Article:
When Mitnick Roddier Hicks designed a garden for the 2007 International Garden Festival, held in Chaumont-sur-Loire, France, the event's theme — mobility — ended up being addressed at its most literal. No symbolic moving parts, multi-tasking spaces or travel-inspired nuances for this dream team's landscape concept: Theirs is the only plan among the competition's winning entries that invites exploration of ways a garden itself can be picked up and moved. The portable allée, made infinite thanks to strategically placed mirrors, garnered the Ann Arbor, Michigan, firm coveted exhibit space (sponsored in part by Garden Design magazine) at the annual festival. The event, held through October 14, 2007 on the grounds of a 15th-century chateau, featured 26 cutting-edge display gardens by designers who won the "Mobiles! Gardens for a World in Motion" global challenge.
Mitnick Roddier Hicks comprises architects Keith Mitnick, Mireille Roddier and Stewart Hicks, who are also University of Michigan academicians. They were one of the few winning teams composed primarily of building, rather than landscape, designers and the only exhibitor from the United States. "For us, there isn't much interest in defining things as 'sculpture,' 'architecture' or 'landscape,'" Mitnick explains. "We have a set of ideas that we like to explore in different contexts, and we're happy to adapt them to whatever opportunities we encounter."
From any angle, Mitnick Roddier Hicks' semi-permanent installation (the festival lasts almost six months each year) defines itself through internal tensions. It blurs the lines between the opposing notions of formality and naturalism, luxury and frugality, endurance and the ephemeral. Gaining recognition for "deftly exploring the experience of framed views and spaces," as Architecture Record put it in 2005 when it named MRH among the year's 10 Design Vanguards, the firm has focused mostly on residential projects that share a likeness in thesis and style with their work at Chaumont. "We've recently built a folly at a museum in Tulsa and a new house in Ohio that have much in common conceptually and formally, even though they are very different types of work," Mitnick says, noting the same is true of the festival project, "where the conceptual ideas precede any presumptions about 'type' and traditional definitions about what distinguishes one design discipline from another."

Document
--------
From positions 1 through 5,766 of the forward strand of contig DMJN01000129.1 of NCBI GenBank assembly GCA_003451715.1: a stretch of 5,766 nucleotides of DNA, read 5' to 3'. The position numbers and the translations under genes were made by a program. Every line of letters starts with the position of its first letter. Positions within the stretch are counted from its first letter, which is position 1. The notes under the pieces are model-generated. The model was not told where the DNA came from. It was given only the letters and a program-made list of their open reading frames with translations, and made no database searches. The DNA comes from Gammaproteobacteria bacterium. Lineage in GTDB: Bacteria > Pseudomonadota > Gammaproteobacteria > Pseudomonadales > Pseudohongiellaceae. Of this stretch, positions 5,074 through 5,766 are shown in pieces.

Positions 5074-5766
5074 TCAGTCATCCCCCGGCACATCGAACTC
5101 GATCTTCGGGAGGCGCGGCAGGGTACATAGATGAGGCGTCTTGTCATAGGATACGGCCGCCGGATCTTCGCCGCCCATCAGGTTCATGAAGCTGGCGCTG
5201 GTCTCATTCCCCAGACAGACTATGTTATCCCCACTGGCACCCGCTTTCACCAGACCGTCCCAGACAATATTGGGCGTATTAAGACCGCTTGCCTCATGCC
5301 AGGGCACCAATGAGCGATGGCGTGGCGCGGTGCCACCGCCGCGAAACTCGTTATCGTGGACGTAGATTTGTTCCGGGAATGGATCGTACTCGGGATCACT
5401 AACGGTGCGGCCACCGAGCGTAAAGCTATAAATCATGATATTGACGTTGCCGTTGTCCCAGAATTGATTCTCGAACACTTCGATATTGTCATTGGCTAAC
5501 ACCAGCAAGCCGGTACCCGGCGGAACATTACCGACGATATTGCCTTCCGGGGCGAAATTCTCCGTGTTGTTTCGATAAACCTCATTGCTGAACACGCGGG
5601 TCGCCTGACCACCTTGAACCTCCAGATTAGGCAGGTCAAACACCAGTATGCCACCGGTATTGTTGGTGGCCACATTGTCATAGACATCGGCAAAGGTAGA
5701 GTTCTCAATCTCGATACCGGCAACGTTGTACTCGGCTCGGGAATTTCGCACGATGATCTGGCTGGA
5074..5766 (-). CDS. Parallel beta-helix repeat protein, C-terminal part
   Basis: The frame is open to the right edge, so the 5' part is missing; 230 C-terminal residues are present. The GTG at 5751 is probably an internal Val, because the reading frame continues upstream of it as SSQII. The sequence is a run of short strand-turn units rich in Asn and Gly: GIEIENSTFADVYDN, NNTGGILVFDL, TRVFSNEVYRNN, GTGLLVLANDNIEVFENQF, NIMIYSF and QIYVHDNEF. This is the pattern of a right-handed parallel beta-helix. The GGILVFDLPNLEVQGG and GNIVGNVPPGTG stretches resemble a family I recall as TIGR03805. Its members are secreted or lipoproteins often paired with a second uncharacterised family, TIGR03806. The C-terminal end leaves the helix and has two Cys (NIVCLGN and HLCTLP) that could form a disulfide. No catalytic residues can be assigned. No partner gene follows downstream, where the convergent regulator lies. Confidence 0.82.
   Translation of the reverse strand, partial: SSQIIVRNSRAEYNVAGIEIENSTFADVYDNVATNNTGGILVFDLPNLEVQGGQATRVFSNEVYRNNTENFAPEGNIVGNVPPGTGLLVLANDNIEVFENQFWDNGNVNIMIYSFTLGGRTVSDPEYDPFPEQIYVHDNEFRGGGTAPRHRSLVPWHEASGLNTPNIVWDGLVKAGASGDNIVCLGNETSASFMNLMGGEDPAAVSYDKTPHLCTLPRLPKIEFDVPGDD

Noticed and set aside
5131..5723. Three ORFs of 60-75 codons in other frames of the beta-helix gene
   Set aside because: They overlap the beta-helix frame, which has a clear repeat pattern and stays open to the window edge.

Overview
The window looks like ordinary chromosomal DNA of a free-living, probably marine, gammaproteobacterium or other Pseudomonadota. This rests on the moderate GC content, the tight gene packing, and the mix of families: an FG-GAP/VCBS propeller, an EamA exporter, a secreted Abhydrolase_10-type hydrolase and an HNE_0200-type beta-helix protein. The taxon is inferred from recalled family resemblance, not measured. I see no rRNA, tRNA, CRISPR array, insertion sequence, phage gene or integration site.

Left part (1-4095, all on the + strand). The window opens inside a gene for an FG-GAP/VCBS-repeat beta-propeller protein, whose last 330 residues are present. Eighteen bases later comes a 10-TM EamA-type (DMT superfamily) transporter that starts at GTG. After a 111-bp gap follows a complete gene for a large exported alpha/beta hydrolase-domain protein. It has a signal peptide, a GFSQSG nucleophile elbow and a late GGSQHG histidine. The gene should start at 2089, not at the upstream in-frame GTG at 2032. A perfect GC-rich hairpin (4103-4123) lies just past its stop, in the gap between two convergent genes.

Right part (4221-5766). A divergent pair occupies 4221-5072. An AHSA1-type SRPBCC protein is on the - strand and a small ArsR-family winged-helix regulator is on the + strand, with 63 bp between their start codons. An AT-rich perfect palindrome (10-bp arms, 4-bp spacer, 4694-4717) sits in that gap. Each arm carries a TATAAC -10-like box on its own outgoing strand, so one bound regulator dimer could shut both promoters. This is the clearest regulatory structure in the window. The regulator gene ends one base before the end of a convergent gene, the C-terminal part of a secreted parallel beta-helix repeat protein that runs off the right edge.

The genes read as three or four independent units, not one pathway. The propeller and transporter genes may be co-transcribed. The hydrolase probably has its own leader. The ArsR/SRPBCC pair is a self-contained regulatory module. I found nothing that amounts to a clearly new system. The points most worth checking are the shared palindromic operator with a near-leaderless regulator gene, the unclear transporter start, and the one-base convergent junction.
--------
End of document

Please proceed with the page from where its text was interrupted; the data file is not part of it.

Their design for Etant Donné, named from French-born dada artist Marcel Duchamp's final masterpiece, is a conceptual "stroll garden to go," an imagined strip of designed landscape that can be rolled out onto any reasonably flat real estate in need of a little greening. (Mitnick reports that few other festival projects are similarly conceptually driven, to him a surprising trend at an event he calls "a fantastic venue for experimental work.") The nomadic garden idea evolved after first considering the mobility theme's "obvious answers and trying to avoid them," says Roddier, a native of France who's an architect with a landscape architecture background who had hoped to someday show at Chaumont. "Instead, we looked for the loopholes."
The Etant Donné garden braids classic French formality with natural woodsy elements. André Le Nôtre's take on the painterly vanishing point is exemplified to the nth degree with mirrored walls that bookend a sycamore allée, making it appear endless. A peephole, inspired by the ones Duchamp used in his life-size diorama, hides the viewer's reflection so it won't destroy the illusion. "The mirrors were not the goal; they are simply the artifice," Roddier notes. White gravel on paths creates contrasting void, and still water framed in a rectilinear basin provides a horizontal reflecting plane for overhead foliage and the changing sky. (The one-inch-deep black-gravel-bottom pool, which gives the impression of a river running through the allée, was one of the installation's trickier parts; the steel basin had to be perfectly fabricated and placed exactly level, a task festival workmen handled with aplomb.)
The design operates on four main levels: the "real" garden, with tangible architecture and plantings; the image of a garden, as seen in the shadowy blue-black and white winter-scene photomural (taken in a woodland in Michigan); the illusion of a garden, as reflected in mirrors; and the imagery of a garden — one in which people and nature provide animation — that can be transported to a parking lot or other dismal urban space. No garden is static. But dig deeper into Etant Donné — a moveable feast for the senses — and you'll uncover more layers of contrast and moving symbolism.